Wednesday, April 16, 2014

The Day Got Better

We saw a few other "good" birds at Lost Maples including this Yellow-throated Warbler. We even saw the nest but I didn't get a photo of that.

Yellow-throated Warber - Lost Maples
After being  blasted by the wind on the trail at Lost Maples, we headed back down to the bird blind. We arrived just in time to meet the "Bird Hosts" who were filling the feeders. Campgrounds often have "Hosts" - people who camp there alot and volunteer to be available for questions, organize campground activities, etc. The "Hosts" at Lost Maples do that plus they lead bird walks and volunteer to fill the feeders etc. Our Hosts were Les and Jane. They were really friendly and obviously knew what birds we were looking for. We told them about our success with Golden-cheeked Warbler and asked about Black-capped Vireo. We were bummed when Les told us that we would have to hike really far in the park and would probably strike out due to the wind. Crap.

Our mood lightened when Les asked us if we had time to go to another park which would give us a better shot at the Vireo and had multiple bird blinds. He gave us directions and told us to stop by their campsite on our way out to see the Lazuli Bunting which was at their feeder. Lazuli Bunting at a feeder - wow. I want  you to notice the angle of the platform feeder in the photo. It was rocking like a swing set. This is the best photo that I could get. The rest of the photos show the bottom of the feeder. It was really windy.

Lazuli Bunting - Lost Maples
So, off we went to Llano River State Park in Junction Texas. It took us over an hour to get there but it was worth it right away. We found the first bird blind and saw a show - mostly sparrows but also other "good" birds. Here are a few. The first is Black-throated Sparrow -a very handsome bird.

Black-throated Sparrow - Llano River SP
Here are Lark Sparrows. They look like they are wearing a helmet. We get a few of these in our area in the fall but they don't have the helmet.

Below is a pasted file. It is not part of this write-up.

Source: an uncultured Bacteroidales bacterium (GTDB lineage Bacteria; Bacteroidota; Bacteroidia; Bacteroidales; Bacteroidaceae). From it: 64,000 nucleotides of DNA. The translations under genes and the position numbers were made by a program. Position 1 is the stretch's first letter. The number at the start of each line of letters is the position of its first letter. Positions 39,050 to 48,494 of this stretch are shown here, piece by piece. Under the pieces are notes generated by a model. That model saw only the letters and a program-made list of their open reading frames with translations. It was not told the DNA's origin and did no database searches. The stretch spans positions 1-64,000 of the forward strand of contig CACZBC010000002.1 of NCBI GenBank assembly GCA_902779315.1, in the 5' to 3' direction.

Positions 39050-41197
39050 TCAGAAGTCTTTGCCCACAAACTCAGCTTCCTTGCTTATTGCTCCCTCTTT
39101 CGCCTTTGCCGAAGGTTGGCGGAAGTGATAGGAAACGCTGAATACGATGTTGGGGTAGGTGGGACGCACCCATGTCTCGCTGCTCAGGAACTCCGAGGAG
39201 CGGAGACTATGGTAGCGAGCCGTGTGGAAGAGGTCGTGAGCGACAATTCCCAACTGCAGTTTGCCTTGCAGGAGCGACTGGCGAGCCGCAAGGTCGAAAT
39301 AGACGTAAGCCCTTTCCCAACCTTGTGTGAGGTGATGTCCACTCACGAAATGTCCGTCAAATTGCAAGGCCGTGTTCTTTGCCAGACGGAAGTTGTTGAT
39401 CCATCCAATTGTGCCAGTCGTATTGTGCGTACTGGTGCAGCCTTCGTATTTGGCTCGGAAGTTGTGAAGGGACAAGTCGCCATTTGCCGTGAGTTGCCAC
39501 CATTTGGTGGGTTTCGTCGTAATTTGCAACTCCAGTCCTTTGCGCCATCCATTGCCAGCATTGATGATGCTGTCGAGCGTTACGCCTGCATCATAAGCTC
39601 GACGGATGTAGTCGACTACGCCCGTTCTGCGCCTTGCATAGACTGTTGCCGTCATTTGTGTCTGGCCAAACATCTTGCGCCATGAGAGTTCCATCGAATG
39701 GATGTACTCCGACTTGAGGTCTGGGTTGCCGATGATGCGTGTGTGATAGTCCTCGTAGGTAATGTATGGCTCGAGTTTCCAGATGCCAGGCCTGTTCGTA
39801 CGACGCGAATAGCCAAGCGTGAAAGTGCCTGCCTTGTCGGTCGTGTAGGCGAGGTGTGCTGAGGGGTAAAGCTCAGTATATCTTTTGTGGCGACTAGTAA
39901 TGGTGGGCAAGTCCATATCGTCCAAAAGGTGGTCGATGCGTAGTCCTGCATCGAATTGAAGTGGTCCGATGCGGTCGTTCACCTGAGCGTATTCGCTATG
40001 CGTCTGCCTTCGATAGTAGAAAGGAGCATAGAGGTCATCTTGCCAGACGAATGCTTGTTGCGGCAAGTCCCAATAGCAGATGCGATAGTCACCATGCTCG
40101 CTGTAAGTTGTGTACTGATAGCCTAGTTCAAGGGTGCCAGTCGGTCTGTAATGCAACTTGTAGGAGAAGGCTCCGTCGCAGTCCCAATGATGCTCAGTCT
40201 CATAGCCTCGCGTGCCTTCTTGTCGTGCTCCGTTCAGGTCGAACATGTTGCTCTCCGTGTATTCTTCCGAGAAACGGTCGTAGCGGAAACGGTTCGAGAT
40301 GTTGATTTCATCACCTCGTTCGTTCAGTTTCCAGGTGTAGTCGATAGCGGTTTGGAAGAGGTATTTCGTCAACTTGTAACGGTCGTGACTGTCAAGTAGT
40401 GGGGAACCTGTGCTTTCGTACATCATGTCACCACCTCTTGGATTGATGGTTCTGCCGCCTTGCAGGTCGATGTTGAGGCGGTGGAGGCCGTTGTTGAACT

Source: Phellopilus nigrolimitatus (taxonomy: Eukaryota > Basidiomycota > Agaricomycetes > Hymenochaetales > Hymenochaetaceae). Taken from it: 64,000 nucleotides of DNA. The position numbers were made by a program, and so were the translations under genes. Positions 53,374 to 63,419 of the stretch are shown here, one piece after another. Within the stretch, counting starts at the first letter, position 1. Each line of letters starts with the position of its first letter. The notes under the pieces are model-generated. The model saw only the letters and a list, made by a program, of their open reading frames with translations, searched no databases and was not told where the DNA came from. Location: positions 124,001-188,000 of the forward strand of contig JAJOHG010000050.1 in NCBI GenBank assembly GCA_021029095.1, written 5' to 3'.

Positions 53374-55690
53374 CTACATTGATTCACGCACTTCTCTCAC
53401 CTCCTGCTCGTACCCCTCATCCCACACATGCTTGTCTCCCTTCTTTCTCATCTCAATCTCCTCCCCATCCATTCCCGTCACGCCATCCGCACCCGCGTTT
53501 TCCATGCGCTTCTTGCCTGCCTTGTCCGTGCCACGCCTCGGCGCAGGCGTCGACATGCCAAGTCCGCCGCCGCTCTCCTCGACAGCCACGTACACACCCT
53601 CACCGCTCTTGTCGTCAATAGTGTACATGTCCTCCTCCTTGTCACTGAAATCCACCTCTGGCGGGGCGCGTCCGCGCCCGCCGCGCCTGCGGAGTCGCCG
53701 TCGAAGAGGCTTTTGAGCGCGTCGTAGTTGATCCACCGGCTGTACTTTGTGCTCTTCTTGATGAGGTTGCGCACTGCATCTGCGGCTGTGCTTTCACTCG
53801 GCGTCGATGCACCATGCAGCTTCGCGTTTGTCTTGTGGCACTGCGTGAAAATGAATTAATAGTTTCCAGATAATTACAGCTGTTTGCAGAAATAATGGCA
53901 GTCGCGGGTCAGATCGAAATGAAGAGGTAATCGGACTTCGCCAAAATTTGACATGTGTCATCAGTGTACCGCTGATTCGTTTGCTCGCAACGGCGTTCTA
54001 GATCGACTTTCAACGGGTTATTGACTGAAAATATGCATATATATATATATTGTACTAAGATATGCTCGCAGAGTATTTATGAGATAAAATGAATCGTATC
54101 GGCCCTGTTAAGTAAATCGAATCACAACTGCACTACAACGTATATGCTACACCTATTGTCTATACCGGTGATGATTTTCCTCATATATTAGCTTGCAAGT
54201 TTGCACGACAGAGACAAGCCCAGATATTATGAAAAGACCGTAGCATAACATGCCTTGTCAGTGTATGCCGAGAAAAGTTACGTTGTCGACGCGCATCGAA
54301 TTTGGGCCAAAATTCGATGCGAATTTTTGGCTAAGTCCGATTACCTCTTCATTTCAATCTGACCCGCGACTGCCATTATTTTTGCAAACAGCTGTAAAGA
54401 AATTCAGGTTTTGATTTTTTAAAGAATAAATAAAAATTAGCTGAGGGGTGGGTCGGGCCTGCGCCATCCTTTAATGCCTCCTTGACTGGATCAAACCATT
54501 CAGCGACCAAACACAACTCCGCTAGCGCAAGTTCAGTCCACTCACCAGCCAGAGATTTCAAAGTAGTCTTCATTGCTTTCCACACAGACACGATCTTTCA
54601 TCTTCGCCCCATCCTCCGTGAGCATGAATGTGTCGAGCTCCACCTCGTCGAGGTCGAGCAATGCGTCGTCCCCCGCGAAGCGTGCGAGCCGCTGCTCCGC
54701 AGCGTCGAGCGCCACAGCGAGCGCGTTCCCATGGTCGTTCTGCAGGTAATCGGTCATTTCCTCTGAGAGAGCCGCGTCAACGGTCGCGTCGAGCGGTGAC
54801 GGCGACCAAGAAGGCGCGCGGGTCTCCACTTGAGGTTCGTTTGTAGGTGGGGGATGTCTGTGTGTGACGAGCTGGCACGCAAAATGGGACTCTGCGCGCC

Lark Sparrows
In fact, the feeders and water at the bird blind worked so well that I got a photo with 4 different sparrow species in it. You will have to zoom in to see the birds - Black-throated, Lark, Lincoln's and White-crowned.


Next is Cedar Waxwing at the bird bath. We have these birds in our area but we rarely see them so close. They must really need the water since Texas is so dry.

Cedar Waxwing - Llano River SP
This is a male Painted Bunting. This is one of those birds that you see in the Field Guide and go "no way does a bird look like that" but then you see one and it does.

Painted Bunting - Llano River SP
We left the bird blind and headed to the Visitor's Center. The staff directed us to the best area for our target - Black-capped Vireo. You have to understand that I have wanted to see one of these ever since I saw one in my first field guide. It's the white spectacles that really set it apart from other birds. Lori and I studied the call but thankfully, we ran into another group of birders along the trail who had already found one of the birds.

Black-capped Vireo
Randy is a local guy from Junction. He pointed out the bird and also showed us a Black-capped Vireo nest! Unbelievable. Oh, and he also pointed out a Zone-tailed Hawk soaring overhead. Bonus!

Zone-tailed Hawk
We ended up having a great day. We got 3 target species and even had lunch at an authentic Texas BBQ joint called Cooper's.

Bird Nerds at the BBQ
We are really getting a kick out of the Texans - they fly that state flag everywhere. If you see a US flag, you also see the Lone Star.
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